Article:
Common proxies, such as years of education, have been shown to be ineffective at capturing cross-country differences in skills acquisition, as well as the role they play in the labor market. A large body of research shows that direct measures of skills, in particular cognitive and socio-emotional ones, provide more adequate estimations of individuals’ differences in potential productive capacity than the quantity of education they receive. Evidence shows that cognitive skills in particular are quite relevant to explain wages, while socio-emotional skills are more associated with labor force and education participation decisions.
Both cognitive and socio-emotional skills (in particular, conscientiousness and emotional stability) affect labor earnings, although with relatively larger effects for cognitive skills.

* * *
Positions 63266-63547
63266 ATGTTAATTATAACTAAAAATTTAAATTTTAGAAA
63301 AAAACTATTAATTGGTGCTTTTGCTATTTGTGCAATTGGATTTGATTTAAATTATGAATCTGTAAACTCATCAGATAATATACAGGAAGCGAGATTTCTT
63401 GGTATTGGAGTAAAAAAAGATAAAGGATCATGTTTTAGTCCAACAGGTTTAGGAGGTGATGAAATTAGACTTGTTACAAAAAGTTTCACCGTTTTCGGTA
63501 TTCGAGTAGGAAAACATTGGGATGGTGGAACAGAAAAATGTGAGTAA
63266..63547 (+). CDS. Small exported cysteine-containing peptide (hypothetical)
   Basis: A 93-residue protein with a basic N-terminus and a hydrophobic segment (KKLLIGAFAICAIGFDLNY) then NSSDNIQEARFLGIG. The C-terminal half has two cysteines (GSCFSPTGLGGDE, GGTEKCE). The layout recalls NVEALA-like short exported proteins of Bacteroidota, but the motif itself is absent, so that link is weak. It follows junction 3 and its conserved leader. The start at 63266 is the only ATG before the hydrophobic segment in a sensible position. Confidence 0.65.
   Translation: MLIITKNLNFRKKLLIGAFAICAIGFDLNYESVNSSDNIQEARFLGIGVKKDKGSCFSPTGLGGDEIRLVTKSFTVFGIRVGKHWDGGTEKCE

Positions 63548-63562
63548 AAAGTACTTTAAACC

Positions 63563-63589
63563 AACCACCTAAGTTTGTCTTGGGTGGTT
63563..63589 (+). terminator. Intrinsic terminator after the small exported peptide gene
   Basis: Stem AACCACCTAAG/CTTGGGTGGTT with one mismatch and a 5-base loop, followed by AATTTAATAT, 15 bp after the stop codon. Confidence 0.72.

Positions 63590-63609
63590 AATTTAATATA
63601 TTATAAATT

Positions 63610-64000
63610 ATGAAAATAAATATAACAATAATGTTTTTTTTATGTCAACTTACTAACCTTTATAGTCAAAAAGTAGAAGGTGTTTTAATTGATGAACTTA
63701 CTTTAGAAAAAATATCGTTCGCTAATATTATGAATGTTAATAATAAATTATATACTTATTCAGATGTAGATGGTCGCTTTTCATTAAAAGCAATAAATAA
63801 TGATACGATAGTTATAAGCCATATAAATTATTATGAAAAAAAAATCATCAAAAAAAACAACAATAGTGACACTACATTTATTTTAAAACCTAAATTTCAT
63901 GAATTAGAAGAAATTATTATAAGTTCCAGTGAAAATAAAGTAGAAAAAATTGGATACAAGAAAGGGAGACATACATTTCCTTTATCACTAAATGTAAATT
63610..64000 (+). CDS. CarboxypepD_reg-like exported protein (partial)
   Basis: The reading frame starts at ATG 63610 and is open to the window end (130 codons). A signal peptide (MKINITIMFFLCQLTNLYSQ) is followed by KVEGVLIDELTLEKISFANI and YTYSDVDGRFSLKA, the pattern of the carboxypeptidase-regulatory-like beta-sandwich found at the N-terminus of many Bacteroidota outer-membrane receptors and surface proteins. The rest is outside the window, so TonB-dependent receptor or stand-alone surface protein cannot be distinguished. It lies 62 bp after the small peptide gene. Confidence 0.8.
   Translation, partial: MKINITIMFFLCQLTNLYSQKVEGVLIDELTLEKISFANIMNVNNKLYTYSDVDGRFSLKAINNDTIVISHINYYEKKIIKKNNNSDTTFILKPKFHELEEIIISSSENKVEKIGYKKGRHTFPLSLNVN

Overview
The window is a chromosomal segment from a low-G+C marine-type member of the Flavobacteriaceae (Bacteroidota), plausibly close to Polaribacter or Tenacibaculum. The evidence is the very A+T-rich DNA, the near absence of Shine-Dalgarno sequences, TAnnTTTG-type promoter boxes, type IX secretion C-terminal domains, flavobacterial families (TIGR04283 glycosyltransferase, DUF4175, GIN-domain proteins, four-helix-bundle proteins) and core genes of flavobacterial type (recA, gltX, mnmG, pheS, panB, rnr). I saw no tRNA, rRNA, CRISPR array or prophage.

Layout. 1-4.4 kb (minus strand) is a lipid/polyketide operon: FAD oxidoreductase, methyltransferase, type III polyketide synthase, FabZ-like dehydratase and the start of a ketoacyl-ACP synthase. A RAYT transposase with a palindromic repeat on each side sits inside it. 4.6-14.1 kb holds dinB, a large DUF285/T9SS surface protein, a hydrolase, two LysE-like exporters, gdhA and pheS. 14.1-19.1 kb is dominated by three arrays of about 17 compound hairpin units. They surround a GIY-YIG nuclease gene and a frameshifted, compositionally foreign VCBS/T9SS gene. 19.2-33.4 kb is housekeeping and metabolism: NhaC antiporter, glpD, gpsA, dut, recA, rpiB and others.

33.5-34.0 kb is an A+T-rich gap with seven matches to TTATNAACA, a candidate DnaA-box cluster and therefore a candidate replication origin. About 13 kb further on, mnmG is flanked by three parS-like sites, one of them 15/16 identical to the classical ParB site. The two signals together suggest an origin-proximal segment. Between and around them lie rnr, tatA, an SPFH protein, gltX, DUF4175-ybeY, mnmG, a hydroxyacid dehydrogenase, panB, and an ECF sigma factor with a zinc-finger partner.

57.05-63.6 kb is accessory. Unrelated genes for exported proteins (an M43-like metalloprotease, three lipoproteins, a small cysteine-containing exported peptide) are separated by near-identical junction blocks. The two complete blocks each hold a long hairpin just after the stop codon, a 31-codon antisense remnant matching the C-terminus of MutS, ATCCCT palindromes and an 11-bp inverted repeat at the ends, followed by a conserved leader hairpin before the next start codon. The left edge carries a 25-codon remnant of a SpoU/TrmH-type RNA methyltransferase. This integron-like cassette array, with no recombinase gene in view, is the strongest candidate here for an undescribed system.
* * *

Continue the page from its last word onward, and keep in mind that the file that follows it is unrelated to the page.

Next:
Skills, especially socio-emotional ones, influence individuals’ participation in the labor market and probability of holding a job.
Cognitive and socio-emotional skills influence schooling decisions and a range of educational outcomes.
Surveys may not reflect the full range of an individual’s abilities, and survey instruments are subject to mea-surement errors.
Schooling, cognitive skills, and socio-emotional skills are highly interrelated; distinguishing their respective effects is challenging and can lead to severe estimation bias.
Most causal evidence comes from high-income countries; there is a lack of data on the topic in low- and mid-dle-income countries, especially panel data.